Today one can behold the pyramids of Giza and feel the temptation to believe that the ancient Egyptians knew something we moderns didn’t. Just imagine, then, what it must have felt like in the 17th century, when the recovery of lost ancient knowledge was still very much an active enterprise. Back then, no less formidable a mind than Sir Isaac Newton suspected that to understand the pyramids would be to understand much else besides, from the nature of gravity — a subject on which he would become something of an authority — to Biblical prophecy. The key he reckoned, lay in an ancient Egyptian unit of measurement called the royal cubit.

“Establishing the precise length of the Egyptian cubit would allow him to reconstruct in turn other ancient measures, crucially the sacred cubit of the Hebrews, and so be able to reconstruct with precision a building that was, to Newton, of much greater import even than the Great Pyramid: the Temple of Solomon,” says Sotheby’s.




There, a few pages of Newton’s notes on the subject (burnt at the edges, which legend has it happened when his dog knocked over a candle) recently sold for £378,000, but you can still view them online. Given that Ezekiel describes the Temple of Solomon as the setting of the Apocalypse — the end of the world being another subject of Newtonian interest“an exact knowledge of the Temple’s architecture and dimensions was therefore needed to correctly interpret the Bible’s deep and hidden meanings.” It would also reveal the eventual timing of the the Apocalypse.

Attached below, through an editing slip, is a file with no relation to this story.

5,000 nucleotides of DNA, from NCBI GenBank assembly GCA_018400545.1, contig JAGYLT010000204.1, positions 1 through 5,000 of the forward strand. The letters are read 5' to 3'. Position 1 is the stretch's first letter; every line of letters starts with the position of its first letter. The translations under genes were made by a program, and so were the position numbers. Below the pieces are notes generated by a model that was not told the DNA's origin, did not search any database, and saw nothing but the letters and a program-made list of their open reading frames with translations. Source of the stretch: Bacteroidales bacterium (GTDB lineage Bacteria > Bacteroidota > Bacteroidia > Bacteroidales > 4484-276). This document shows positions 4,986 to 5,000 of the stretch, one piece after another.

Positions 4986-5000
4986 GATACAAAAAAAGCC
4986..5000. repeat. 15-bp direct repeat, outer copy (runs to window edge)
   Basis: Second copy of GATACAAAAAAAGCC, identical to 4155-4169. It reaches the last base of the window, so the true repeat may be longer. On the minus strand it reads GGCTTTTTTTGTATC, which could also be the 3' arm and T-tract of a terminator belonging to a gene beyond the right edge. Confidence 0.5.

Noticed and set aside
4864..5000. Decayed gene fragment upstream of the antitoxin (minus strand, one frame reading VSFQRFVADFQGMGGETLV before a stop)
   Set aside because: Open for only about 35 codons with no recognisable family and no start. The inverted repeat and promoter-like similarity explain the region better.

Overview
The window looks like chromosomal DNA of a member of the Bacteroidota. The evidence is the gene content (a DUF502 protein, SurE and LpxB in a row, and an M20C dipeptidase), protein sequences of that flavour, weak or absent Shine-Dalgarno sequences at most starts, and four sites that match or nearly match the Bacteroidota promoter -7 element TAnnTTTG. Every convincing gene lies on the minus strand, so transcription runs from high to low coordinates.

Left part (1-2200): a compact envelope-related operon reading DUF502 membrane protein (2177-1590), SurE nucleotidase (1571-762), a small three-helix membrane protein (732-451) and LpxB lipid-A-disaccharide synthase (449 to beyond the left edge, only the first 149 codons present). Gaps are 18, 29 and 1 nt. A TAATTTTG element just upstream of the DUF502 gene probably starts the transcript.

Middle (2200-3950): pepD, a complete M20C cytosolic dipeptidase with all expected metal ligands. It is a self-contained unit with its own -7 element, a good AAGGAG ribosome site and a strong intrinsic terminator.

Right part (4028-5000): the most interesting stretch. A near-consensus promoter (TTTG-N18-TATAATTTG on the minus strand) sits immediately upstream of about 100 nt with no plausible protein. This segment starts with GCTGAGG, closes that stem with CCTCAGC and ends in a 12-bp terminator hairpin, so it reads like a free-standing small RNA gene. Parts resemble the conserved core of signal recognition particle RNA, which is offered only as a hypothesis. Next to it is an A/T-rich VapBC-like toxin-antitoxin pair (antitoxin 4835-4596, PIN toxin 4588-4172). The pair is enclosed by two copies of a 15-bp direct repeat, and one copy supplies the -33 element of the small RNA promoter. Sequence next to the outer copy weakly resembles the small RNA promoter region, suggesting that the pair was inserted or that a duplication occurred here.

Newton’s belief that “the ancient Egyptians possessed knowledge that had been lost in the intervening centuries,” as Smithsonian.com’s Livia Gershon puts it, did not set him far apart from mainstream European scholarship at the time. He also thought, Gershon writes, “that the ancient Greeks had successfully measured Earth’s circumference using a unit called the stade, which he believed was borrowed from the Egyptians. By translating the ancient measurement, Newton hoped to validate his own theory of gravity,” as he ultimately did, though not, perhaps, in the manner he first expected to. We must, it seems, consider the pyramids, alongside the Philosopher’s stone, the South Sea Company, and toad-vomit plague cures, as another example of the great genius’ occasionally excessive enthusiasms — albeit an unusually powerful one.

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Based in Seoul, Colin Marshall writes and broadcasts on cities, language, and culture. His projects include the Substack newsletter Books on Cities, the book The Stateless City: a Walk through 21st-Century Los Angeles and the video series The City in Cinema. Follow him on Twitter at @colinmarshall, on Facebook, or on Instagram.

A Quay Brothers Animation Explains Anamorphosis, the Renaissance Illusion That Hides Pictures within Pictures

First appearances can be deceiving.

Take physicist Emmanuel Maignan’s 1642 fresco in a corridor of Rome’s Trinità dei Monti monastery.